Hold elections in shorter timeframe

Elections and code of conduct spread over an inordinately long period put governance in cold storage

By Author J R Janumpalli   |   Published: 4th May 2019   12:05 am Updated: 3rd May 2019   9:37 pm

The 2019 general elections, spread across seven phases over a period of 38 days are the longest in independent India. The 2014 elections were conducted in 9 phases over 34 days. The model code of conduct took effect on 10th March and will be in force till the election process is completed. For the States that voted in the first phase, it can be as long as two months.

During this period, the guidelines deter the party in power from misusing government machinery and resources for its own publicity and benefit, though the government is allowed to do some perfunctory functions as a caretaker till the newly-elected government takes over. So in effect, the incumbent becomes a lame duck government during this period.

Too Long

Earlier, the election process period used to take a short duration of about a fortnight. But this time it is too long. The opposition parties allege that it is done to provide advantage to BJP’s star campaigners Narendra Modi and Amit Shah a long time to tour all over India and campaign. But the BJP says it is the prerogative of the Election Commission of India (ECI) to decide on the schedule and it was done for ensuring a free, fair and peaceful election. Moreover, the opposition also has the same advantage.

Whatever be the reasons, the elections are on and nearing completion. The parties, especially those opposed to the BJP, are on the tenterhooks smarting under the curtailed powers, as the officials are breathing down their necks in the name of model code.

Chief Minister of Andhra Pradesh, Chandrababu Naidu, seems to be the most perturbed. In fact, he has been raising an outcry right since the announcement of the elections. He said the BJP deliberately foisted elections on AP in the first phase to help the YSR Congress Party and did not give him adequate time to prepare for the elections. He also raised the issue of EVMs, their vulnerability to hacking and also demanded 100% counting of VVPATS.

His relationship with the EC in Andhra Pradesh too was not good. There was a confrontation on the transfer of his intelligence chief and the coordination between the government and the EC was strained. The EC replaced his CS and transferred his intelligence chief and the CM went to court. But, as it should have been, the emergency powers of the CEC under Article 324 of the Constitution prevailed.

Questioning CEC

There is nothing wrong in political parties questioning the provisions and the working of the CEC. But it should be for an appropriate cause and in an appropriate manner. Moreover, political parties raising issues which cannot be addressed during the process of elections is not the right way to do it. It can be done before elections through proper forums.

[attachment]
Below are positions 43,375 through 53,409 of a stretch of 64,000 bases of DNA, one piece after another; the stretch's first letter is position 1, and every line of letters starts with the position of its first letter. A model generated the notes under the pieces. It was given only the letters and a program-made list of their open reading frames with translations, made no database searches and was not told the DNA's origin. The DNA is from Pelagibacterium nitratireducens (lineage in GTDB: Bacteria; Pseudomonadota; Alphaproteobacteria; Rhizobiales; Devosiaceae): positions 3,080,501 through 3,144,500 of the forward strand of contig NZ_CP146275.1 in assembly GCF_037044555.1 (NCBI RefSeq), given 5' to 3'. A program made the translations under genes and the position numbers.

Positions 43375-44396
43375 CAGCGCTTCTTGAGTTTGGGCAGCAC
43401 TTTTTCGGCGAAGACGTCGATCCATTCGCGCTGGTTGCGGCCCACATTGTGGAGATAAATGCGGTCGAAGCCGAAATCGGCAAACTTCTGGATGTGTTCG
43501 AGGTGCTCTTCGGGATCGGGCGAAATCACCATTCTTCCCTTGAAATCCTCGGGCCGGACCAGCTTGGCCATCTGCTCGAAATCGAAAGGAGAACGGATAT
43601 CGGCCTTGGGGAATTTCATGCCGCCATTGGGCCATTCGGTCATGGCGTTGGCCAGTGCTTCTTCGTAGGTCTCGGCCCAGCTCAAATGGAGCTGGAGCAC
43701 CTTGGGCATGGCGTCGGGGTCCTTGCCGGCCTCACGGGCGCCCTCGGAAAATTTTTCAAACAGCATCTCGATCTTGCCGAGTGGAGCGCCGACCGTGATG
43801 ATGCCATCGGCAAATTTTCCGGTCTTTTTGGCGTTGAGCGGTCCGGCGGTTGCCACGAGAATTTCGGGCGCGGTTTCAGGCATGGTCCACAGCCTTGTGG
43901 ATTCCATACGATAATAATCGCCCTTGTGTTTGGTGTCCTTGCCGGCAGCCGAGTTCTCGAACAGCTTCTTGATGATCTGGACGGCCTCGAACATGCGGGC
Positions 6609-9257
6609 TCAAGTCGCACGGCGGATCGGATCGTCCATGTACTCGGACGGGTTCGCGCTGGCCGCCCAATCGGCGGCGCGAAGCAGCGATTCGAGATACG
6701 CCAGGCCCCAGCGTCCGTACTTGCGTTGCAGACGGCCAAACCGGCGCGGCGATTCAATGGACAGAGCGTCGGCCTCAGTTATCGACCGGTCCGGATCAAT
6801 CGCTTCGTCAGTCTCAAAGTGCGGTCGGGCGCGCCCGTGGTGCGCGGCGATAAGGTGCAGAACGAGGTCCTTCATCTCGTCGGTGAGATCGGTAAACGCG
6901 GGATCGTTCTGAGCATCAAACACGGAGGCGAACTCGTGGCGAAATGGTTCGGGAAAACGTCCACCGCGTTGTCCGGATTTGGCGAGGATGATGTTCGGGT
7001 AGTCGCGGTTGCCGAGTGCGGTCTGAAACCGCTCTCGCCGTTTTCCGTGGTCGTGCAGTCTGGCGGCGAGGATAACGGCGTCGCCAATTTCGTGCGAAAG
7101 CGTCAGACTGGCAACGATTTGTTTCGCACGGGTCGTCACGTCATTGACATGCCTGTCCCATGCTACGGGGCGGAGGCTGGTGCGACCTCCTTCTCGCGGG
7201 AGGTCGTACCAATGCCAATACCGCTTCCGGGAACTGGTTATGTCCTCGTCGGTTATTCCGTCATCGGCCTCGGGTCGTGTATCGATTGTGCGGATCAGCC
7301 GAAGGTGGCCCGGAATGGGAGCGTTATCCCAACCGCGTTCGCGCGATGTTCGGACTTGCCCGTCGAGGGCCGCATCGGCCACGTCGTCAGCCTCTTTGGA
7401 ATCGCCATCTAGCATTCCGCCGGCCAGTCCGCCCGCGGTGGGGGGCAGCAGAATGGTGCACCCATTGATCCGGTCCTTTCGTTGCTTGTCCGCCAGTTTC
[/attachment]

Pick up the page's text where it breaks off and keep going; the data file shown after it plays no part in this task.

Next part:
For example, the EC held an EVM hackathon on June 3, 2017. The political parties, which were raising the issue did not attend it except the CPM and the NCP which agreed to participate. They expressed intent to participate in it but withdrew at the last moment. After that, now raising the issue in the middle of the election process is totally unwarranted.

The conduct of successful elections continuously in India, the largest democracy and with a very large electorate, has been considered a great feat. So to undermine the efficacy of the CEC with unfounded doubts is not the right thing to do. Moreover, the demand to revert to ballot papers is a retrograde step.

As a matter of fact, many political parties came to power based on the use of EVMs in the 2014 elections. The Telugu Desam Party in Andhra Pradesh is one of them. Now the TDP’s demand for ballot papers is negative politics. Efforts to make EVMs foolproof is one thing and going back to ballot papers is another. As technology is continuously improving, going back to the manual drudgery is simply imprudent.

Unavoidable Frictions

Longer election process means longer lame duck government. This also results in frictions between officialdom and the parties in government. But the spirit of democracy and the intent of free and fair elections necessitate the election code of conduct. There are explicit guidelines, the CEC and courts to adjudicate as well as the time-tested experience of conducting the elections. It will not be a big problem to overcome small aberrations if all political parties keep their intent on free and fair elections intact.

The recalcitrance of some political parties, which make a mountain out of a molehill in the middle of the elections, is not desirable. The Andhra Pradesh Chief Minister has been a big critic of the election process this time and it does no good to our democracy. His overenthusiasm to run the government in full steam during the model code is a paradox.

However, the EC not only needs to conduct the elections in a free and fair manner but also needs to appear to be doing so. In doing so, it may tread on the toes of some governments, which cannot be avoided. The transfer of intelligence chief and the CS of AP is a pointer in this regard. It was only a transfer not a punishment.

If the State government took the transfer in the right spirit, the embarrassment could have been avoided. Another interesting development was the Chief Minister’s objection to the CS appointed by the EC making a full review of the finances of the State. Since the finances of the State are reported to be on edge, what difference does a review make for a lame duck government?

But there is no denying the fact that the duration of the elections this time around, especially for the States that went to polls in the first phase, is a little too long. The elections could have been organised in 4 or 5 phases in 15-20 days.

(The author is a freelance journalist)